Bailey, Alistair, et al. “Characterization of the Class I MHC Peptidome Resulting From DNCB Exposure of HaCaT Cells.” Toxicological Sciences, no. 1, Oxford University Press (OUP), Dec. 2020, pp. 136–47. Crossref, doi:10.1093/toxsci/kfaa184.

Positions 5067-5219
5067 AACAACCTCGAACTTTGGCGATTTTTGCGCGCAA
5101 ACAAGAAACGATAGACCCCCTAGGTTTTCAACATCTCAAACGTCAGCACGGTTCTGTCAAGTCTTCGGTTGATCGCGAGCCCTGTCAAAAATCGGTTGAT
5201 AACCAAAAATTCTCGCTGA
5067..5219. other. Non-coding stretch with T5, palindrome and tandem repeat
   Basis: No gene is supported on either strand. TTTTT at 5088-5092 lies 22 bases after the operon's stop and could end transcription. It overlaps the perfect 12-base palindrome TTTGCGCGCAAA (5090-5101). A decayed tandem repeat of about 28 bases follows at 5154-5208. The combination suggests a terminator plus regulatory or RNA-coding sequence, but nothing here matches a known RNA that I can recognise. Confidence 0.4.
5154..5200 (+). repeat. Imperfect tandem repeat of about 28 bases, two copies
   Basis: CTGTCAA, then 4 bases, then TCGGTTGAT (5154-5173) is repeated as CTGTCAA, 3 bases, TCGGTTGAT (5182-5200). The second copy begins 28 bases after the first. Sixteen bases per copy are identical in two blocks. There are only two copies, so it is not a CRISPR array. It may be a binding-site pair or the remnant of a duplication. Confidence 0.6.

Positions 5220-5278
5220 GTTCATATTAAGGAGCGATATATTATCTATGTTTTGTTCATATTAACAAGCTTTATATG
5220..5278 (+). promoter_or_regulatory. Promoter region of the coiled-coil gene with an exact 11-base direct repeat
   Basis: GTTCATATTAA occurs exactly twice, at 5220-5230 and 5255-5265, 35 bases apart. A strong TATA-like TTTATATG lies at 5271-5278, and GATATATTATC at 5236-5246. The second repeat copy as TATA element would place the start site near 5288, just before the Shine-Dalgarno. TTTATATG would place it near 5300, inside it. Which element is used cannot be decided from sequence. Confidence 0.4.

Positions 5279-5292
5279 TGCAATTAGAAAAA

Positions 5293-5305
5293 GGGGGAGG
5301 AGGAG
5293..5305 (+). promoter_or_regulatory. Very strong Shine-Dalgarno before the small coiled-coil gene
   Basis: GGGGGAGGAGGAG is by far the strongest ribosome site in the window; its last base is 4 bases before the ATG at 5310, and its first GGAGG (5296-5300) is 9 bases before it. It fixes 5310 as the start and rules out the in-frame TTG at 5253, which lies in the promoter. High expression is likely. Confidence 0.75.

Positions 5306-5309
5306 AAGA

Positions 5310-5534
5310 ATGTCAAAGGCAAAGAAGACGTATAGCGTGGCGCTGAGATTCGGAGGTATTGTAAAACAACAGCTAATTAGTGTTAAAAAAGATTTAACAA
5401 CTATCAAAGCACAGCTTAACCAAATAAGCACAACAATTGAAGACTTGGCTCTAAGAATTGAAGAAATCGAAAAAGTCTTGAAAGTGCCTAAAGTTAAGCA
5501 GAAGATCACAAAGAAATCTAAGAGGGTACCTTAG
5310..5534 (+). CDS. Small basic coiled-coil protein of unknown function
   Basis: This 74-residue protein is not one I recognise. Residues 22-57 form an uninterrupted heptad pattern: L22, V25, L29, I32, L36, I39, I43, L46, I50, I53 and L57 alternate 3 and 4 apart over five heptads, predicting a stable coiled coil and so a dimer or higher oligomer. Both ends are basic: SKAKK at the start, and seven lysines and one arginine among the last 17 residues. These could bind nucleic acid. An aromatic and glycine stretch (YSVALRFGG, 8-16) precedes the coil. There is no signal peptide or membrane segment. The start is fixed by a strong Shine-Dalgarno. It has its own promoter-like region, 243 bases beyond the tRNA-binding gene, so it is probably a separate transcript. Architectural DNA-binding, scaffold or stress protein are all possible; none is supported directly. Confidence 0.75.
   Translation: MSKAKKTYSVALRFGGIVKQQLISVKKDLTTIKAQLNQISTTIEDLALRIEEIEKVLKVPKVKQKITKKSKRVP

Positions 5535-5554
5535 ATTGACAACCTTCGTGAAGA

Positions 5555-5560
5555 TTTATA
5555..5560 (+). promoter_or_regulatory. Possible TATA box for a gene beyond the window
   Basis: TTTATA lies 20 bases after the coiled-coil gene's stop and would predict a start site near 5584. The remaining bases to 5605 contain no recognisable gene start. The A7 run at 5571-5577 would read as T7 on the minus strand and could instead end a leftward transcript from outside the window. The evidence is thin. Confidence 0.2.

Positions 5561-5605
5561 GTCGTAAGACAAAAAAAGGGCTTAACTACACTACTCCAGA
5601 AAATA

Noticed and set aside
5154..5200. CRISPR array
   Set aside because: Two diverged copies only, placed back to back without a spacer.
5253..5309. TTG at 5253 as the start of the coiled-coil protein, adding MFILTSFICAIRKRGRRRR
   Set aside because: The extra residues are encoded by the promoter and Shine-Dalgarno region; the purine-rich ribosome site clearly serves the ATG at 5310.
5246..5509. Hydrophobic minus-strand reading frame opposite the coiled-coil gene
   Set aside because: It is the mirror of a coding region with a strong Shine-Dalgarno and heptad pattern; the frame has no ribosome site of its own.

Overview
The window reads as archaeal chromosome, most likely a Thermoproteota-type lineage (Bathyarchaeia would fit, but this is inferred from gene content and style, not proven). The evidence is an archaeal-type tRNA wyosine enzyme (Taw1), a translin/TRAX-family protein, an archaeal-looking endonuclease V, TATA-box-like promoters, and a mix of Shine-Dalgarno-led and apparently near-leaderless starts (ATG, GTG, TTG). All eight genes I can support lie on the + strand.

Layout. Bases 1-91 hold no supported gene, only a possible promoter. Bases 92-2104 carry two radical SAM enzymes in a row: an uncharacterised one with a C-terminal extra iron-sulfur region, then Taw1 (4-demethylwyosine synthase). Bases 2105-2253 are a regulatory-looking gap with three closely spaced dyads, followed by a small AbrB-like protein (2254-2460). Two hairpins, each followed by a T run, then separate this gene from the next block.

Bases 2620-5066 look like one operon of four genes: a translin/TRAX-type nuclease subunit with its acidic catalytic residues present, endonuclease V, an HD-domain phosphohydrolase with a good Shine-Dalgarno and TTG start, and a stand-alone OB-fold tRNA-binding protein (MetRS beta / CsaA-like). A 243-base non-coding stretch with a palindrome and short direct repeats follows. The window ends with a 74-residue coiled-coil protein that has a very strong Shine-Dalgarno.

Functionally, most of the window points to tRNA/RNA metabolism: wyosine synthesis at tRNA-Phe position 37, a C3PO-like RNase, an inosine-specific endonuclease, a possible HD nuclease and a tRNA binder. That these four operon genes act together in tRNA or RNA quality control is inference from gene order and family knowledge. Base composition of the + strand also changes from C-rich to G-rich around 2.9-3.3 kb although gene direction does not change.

Skin sensitization following the covalent modification of proteins by low molecular weight chemicals (haptenation) is mediated by cytotoxic T lymphocyte (CTL) recognition of human leukocyte antigen (HLA) molecules presented on the surface of almost all nucleated cells. There exist 3 nonmutually exclusive hypotheses for how haptens mediate CTL recognition: direct stimulation by haptenated peptides, hapten modification of HLA leading to an altered HLA-peptide repertoire, or a hapten altered proteome leading to an altered HLA-peptide repertoire. To shed light on the mechanism underpinning skin sensitization, we set out to utilize proteomic analysis of keratinocyte presented antigens following exposure to 2,4-dinitrochlorobenzene (DNCB). We show that the following DNCB exposure, cultured keratinocytes present cysteine haptenated (dinitrophenylated) peptides in multiple HLA molecules. In addition, we find that one of the DNCB modified peptides derives from the active site of cytosolic glutathione-S transferase-ω. These results support the current view that a key mechanism of skin sensitization is stimulation of CTLs by haptenated peptides. Data are available via ProteomeXchange with identifier PXD021373.